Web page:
Can a sole proprietor pay $5,250 tax free toward student loans?

The educational assistance program was expanded by the the he Coronavirus Aid, Relief, and Eco-nomic Security Act, aka the CARES Act, to include certain employer payments of student loans paid after March 27, 2020.  Originally set to expire after one year, the expansion has been extended through 2025.  Payments up to $5,250 may be deducted as an employer expense and excluded from income for the employee.  The employer must choose to offer this fringe benefit to their employees and meet certain requirements in order to qualify for the tax benefits.

If you're an employee you can ask your employer to opt into this program but it's at the employer's discretion.  The employer is not obligated to offer an educational assistance program.  The employee can't exclude these student loan payments without the employer adding it as a fringe benefit.  If the employer does offer this benefit it's $5,250 above your compensation.  The employer can't reduce your compensation in exchange for this benefit.  I'm going to talk more about this later.

A fringe benefit is simply a benefit in your benefits packet.

The eligibility requirement according to the IRS, says, "The program benefits employees who qualify under rules set up by you that don't favor highly compensated employees. To determine whether your program meets this test, don't consider employees excluded from your program who are covered by a collective bargaining agreement if there is evidence that educational assistance was a subject of good-faith bargaining."

The program can limit eligibility through criteria added to the company's written plan such as types of coursework, degrees or grades.  It just can't discriminate against certain classes of employees which is similar to retirement plan rules.

The amount of employees participating in this benefit may cause issues.  In the context of the educational assistance program and specifically for the educational loan assistance, the IRS has outlined who is considered an employee.

  • A current employee.
  • A former employee who retired, left on disability, or was laid off.
  • A leased employee who has provided services to you on a substantially full-time basis for at least a year if the services are performed under your primary direction or control.
  • Yourself (if you’re a sole proprietor).
  • A partner who performs services for a partnership.

I want to point out that a Sole Proprietor, by definition, is not considered an employee.  It's an exception in this rule and it's important to know this because it's going to greatly affect many Sole Proprietor's eligibility.  It's this next 5% rule that will likely limit Sole Proprietors from qualifying for this educational assistance program.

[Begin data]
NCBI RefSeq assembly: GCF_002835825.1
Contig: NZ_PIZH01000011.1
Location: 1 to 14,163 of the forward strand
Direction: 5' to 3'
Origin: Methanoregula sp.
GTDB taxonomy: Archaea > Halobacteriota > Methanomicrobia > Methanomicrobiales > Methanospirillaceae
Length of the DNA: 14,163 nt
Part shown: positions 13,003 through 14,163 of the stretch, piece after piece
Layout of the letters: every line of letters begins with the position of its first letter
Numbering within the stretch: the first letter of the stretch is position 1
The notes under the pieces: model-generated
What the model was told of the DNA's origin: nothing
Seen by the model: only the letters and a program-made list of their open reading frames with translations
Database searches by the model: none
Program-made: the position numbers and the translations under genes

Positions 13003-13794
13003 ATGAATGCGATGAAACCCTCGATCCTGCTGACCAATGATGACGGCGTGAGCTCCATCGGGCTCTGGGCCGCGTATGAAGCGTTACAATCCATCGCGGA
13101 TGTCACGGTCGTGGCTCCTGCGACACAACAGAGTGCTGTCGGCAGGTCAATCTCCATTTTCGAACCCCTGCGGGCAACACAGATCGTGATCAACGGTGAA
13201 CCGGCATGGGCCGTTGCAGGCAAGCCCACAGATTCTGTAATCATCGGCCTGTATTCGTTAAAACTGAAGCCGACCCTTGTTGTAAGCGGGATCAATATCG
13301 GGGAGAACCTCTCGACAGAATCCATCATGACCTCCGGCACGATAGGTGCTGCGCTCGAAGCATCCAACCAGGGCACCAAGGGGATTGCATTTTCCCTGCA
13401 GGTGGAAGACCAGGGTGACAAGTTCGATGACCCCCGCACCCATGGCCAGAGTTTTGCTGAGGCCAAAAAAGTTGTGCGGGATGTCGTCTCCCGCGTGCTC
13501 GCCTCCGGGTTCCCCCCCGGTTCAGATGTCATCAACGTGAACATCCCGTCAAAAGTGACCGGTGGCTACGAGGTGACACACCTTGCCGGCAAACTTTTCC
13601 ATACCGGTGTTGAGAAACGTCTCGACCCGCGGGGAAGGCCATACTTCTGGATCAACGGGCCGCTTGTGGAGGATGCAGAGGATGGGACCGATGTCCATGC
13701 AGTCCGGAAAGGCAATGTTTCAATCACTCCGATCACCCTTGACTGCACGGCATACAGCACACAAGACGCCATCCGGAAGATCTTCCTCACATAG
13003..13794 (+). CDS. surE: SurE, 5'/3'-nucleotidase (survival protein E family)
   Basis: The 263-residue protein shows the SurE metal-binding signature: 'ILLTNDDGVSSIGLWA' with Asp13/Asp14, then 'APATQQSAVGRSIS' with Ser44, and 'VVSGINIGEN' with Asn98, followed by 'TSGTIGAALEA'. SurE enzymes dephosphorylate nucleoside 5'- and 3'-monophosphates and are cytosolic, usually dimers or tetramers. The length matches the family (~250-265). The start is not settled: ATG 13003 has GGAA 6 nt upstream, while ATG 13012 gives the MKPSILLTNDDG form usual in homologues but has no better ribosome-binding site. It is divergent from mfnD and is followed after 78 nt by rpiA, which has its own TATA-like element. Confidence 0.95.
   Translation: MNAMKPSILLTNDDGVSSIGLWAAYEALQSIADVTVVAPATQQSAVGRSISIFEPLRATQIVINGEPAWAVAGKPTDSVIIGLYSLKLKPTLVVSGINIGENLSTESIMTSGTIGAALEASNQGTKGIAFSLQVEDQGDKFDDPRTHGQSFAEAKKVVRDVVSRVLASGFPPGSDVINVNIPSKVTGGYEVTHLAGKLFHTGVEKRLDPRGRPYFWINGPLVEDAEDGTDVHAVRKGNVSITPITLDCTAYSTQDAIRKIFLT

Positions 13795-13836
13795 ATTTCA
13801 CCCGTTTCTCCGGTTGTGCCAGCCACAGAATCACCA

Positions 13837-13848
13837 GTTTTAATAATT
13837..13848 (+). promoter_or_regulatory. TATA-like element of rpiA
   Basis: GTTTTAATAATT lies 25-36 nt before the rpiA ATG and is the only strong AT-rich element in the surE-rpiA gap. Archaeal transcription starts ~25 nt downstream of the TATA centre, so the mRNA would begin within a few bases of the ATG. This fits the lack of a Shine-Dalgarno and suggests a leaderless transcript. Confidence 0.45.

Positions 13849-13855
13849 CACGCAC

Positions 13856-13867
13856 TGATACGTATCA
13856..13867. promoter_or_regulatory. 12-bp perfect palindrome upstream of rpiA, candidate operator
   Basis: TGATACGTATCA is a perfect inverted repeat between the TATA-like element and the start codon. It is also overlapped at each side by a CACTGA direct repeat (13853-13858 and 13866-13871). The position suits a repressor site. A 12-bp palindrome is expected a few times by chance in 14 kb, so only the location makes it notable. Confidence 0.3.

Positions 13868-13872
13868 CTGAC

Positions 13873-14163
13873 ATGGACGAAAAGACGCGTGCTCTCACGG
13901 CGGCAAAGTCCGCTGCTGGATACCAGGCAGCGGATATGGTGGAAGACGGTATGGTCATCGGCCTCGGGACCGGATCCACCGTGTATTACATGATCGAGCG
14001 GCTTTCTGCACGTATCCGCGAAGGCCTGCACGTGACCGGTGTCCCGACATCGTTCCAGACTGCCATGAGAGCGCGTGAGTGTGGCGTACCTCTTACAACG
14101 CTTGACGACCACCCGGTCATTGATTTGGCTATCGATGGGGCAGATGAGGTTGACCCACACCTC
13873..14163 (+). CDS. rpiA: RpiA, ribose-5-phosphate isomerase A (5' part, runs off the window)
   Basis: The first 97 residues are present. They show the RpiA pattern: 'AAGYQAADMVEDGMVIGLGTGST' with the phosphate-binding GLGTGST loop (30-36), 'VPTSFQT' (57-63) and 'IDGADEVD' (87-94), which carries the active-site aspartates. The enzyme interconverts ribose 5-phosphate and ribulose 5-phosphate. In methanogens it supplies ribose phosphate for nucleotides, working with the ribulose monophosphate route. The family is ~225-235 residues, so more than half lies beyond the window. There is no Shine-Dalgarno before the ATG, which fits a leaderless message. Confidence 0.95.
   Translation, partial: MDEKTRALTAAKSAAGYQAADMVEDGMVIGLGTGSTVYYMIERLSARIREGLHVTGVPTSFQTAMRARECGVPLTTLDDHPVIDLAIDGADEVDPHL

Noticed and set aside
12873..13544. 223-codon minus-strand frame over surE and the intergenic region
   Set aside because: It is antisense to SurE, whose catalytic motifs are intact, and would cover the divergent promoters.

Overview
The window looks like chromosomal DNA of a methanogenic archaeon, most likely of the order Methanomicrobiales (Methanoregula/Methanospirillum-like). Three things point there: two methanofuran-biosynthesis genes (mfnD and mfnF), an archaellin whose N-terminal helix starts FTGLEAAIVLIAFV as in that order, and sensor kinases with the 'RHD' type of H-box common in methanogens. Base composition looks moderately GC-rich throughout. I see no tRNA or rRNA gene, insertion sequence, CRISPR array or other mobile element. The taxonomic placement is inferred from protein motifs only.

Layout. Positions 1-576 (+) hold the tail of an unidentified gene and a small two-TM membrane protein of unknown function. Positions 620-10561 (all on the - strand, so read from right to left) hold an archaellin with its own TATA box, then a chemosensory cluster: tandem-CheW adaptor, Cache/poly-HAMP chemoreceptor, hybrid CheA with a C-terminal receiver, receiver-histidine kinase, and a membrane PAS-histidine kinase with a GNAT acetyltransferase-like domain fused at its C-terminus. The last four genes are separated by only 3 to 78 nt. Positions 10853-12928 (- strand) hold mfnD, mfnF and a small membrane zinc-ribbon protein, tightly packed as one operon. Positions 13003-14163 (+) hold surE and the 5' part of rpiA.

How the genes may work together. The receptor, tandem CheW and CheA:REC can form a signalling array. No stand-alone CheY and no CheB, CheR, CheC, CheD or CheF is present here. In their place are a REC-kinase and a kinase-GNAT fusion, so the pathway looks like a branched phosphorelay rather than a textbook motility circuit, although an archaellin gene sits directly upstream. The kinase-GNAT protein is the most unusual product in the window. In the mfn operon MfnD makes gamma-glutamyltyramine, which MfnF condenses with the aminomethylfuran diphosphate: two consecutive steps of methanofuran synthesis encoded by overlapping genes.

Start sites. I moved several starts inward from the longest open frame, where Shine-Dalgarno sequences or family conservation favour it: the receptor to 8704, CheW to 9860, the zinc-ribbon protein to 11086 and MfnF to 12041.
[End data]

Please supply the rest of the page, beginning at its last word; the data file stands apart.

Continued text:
The program can't "provide more than 5% of its benefits during the year for shareholders or owners (or their spouses or dependents). A shareholder or owner is someone who owns (on any day of the year) more than 5% of the stock or of the capital or profits interest of your business."

You would need 19 employees using this benefit in order to qualify for the full $5,250 exclusion.  19 employees plus yourself multiplied by $5,250 would be $105,000.   If you then multiple the max benefit for the Sole Proprietor of 5% by $105,000 you would get $5,250.

The last provision that is going to make this program highly unlikely to implement in my opinion is the use it or lose it factor.  You can't offer an employee this benefit in lieu of cash compensation.

"A program must not provide eligible employees with a choice between educational assistance and other remuneration includible in gross income. For purposes of this section, the business practices of the employer (as well as the written program) will be taken into account."

As an employer you must give ample notice to your employees if you choose to offer it.  It's also likely to be required in order to meet the nondiscrimination testing.

Unfortunately, this benefit appears to be significantly less valuable to employers than many originally thought.  It also seems that it's geared for big business and not small business owners or Sole Proprietors.

I have attached links to section 127 of the tax code for educational assistance and publication 15-b from the IRS website that outlines the details of this program.